Dear Friends, faith and prayer do not solve problems but rather enable us to face them with fresh enlightenment and strength, in a way that is worthy of the human being and also more serenely and effectively. If we look at the history of the Church we see that it is peopled by a wealth of Saints and Blesseds who, precisely by starting from an intense and constant dialogue with God, illumined by faith, were able to find creative, ever new solutions to respond to practical human needs in all the centuries: health, education, work, etc. Their entrepreneurial character was motivated by the Holy Spirit and by a strong and generous love for their brethren, especially for the weakest and most underprivileged. Dear young people, let yourselves be totally won over by Christ! And start out with determination yourselves too, on the path to holiness, that is by being in contact, in conformity with God a path that is open to all because this will also enable you to become more creative in seeking solutions to the problems you encounter, and in seeking them together! Here is another badge (distinctive sign) of the Christian: he is never an individualist. Perhaps you will say to me: but if we look, for example, at St Peter Celestine, in his choice of the heremitical life might there not have been individualism or an escape from responsibility? This temptation does of course exist. But in the experiences approved by the Church, the solitary life of prayer and penance is always at the service of the community, open to others, it is never in opposition to the community's needs. Hermits and monasteries are oases and sources of spiritual life from which all may draw. The monk does not live for himself but for others and it is for the good of the Church and of society that he cultivates the contemplative life, so that the Church and society may always be irrigated by new energies, by the Lord's action. Dear young people, love our Christian communities, do not be afraid to commit yourselves to live together the experience of faith! Love the Church: she has given you faith, she has introduced you to Christ! And love your Bishop and your priests: in spite of all our weaknesses, priests are precious presences in your life!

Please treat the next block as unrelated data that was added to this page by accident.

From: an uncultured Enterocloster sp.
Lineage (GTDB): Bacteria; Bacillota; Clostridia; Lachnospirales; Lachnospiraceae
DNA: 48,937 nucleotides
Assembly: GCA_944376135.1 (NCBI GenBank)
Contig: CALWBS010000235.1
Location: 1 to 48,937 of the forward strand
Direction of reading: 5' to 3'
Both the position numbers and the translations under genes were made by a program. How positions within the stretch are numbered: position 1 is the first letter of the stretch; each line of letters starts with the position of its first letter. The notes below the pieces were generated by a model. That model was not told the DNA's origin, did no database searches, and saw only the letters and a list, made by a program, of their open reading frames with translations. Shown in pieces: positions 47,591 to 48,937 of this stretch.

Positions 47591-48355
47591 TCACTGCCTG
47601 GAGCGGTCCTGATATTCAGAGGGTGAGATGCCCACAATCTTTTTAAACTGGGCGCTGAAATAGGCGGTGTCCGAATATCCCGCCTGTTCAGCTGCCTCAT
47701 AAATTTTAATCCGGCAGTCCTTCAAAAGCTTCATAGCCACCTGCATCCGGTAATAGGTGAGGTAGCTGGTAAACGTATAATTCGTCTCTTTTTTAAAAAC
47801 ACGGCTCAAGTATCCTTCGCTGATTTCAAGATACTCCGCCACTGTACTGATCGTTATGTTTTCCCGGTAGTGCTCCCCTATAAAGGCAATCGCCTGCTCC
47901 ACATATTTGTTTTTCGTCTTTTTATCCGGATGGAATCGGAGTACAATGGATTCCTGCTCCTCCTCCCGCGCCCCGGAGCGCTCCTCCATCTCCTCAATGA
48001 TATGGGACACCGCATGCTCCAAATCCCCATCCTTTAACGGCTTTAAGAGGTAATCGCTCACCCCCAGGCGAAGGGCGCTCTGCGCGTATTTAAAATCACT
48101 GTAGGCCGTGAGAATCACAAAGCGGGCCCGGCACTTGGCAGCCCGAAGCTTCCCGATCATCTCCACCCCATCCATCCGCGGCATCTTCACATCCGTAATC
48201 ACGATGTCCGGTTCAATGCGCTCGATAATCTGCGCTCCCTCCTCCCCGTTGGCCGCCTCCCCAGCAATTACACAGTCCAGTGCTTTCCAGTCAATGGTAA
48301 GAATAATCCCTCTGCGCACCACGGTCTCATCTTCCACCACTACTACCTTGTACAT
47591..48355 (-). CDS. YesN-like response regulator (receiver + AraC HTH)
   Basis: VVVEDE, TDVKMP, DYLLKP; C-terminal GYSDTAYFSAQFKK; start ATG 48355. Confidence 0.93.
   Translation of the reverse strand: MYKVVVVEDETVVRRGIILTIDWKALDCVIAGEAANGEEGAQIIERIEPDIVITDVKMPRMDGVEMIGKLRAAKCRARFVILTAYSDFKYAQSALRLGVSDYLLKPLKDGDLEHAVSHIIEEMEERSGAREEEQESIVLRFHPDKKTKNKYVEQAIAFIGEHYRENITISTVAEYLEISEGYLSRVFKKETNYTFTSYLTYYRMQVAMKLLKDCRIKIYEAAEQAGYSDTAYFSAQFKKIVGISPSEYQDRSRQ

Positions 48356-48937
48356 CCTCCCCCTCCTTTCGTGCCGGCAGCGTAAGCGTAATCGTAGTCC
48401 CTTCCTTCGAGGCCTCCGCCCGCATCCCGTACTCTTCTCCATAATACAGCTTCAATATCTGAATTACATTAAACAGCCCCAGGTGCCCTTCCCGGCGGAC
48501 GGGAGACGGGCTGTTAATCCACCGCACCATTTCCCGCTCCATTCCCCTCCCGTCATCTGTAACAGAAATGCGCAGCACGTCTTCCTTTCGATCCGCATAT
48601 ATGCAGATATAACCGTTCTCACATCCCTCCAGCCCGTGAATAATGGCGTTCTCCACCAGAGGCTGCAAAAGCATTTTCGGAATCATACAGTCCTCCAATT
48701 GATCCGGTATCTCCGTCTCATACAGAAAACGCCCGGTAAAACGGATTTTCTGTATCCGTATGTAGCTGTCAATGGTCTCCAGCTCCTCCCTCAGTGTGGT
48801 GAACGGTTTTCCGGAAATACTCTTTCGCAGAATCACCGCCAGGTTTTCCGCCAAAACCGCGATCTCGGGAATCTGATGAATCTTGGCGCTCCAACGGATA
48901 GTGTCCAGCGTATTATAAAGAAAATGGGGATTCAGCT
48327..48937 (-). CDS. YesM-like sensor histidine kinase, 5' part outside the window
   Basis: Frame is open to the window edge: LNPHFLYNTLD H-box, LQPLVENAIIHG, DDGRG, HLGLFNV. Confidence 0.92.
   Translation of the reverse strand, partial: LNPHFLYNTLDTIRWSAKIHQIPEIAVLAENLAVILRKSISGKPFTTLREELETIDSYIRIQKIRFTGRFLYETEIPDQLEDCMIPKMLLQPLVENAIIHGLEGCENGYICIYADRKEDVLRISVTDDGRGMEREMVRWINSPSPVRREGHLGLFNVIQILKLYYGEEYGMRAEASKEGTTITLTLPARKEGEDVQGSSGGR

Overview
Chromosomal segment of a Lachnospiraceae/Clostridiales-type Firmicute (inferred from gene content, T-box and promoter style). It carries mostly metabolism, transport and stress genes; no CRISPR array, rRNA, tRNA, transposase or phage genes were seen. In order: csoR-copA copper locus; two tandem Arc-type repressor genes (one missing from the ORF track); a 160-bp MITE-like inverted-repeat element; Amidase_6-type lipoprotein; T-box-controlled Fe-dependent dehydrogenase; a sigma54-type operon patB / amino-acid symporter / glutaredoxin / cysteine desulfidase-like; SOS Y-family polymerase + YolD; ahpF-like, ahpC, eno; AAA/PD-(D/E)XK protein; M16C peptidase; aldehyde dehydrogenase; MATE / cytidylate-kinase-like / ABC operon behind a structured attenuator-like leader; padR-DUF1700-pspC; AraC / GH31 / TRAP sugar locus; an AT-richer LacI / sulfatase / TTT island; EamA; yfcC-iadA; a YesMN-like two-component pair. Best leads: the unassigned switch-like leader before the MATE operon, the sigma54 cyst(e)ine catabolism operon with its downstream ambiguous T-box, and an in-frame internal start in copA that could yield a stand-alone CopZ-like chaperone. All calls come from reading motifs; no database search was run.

After Jesus suggested to the rich young man of the Gospel that he leave everything and follow him, the young man went away sadly because he was excessively attached to his many possessions (cf.